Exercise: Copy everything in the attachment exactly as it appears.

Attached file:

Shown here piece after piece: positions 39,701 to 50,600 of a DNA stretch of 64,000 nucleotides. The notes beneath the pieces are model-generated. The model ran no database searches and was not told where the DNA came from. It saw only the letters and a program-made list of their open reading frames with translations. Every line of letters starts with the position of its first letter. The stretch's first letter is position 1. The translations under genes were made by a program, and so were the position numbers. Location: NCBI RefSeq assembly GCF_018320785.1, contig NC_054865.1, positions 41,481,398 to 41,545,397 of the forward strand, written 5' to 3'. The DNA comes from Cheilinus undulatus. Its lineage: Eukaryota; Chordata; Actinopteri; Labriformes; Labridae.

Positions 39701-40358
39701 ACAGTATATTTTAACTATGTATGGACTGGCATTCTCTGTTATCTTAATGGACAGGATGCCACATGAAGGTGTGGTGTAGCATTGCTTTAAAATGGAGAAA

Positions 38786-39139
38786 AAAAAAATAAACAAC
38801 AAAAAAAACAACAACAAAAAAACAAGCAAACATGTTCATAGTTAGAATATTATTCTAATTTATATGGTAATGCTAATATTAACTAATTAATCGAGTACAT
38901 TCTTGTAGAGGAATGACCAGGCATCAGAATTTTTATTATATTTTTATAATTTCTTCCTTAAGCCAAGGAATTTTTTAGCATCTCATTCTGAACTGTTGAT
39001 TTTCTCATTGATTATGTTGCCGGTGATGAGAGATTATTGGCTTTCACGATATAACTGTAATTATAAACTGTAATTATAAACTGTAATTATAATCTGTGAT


Shown here piece after piece: positions 39,701 to 50,600 of a DNA stretch of 64,000 nucleotides. The notes beneath the pieces are model-generated. The model ran no database searches and was not told where the DNA came from. It saw only the letters and a program-made list of their open reading frames with translations. Every line of letters starts with the position of its first letter. The stretch's first letter is position 1. The translations under genes were made by a program, and so were the position numbers. Location: NCBI RefSeq assembly GCF_018320785.1, contig NC_054865.1, positions 41,481,398 to 41,545,397 of the forward strand, written 5' to 3'. The DNA comes from Cheilinus undulatus. Its lineage: Eukaryota; Chordata; Actinopteri; Labriformes; Labridae.

Positions 39701-40358
39701 ACAGTATATTTTAACTATGTATGGACTGGCATTCTCTGTTATCTTAATGGACAGGATGCCACATGAAGGTGTGGTGTAGCATTGCTTTAAAATGGAGAAA

Positions 38786-39139
38786 AAAAAAATAAACAAC
38801 AAAAAAAACAACAACAAAAAAACAAGCAAACATGTTCATAGTTAGAATATTATTCTAATTTATATGGTAATGCTAATATTAACTAATTAATCGAGTACAT
38901 TCTTGTAGAGGAATGACCAGGCATCAGAATTTTTATTATATTTTTATAATTTCTTCCTTAAGCCAAGGAATTTTTTAGCATCTCATTCTGAACTGTTGAT
39001 TTTCTCATTGATTATGTTGCCGGTGATGAGAGATTATTGGCTTTCACGATATAACTGTAATTATAAACTGTAATTATAAACTGTAATTATAATCTGTGAT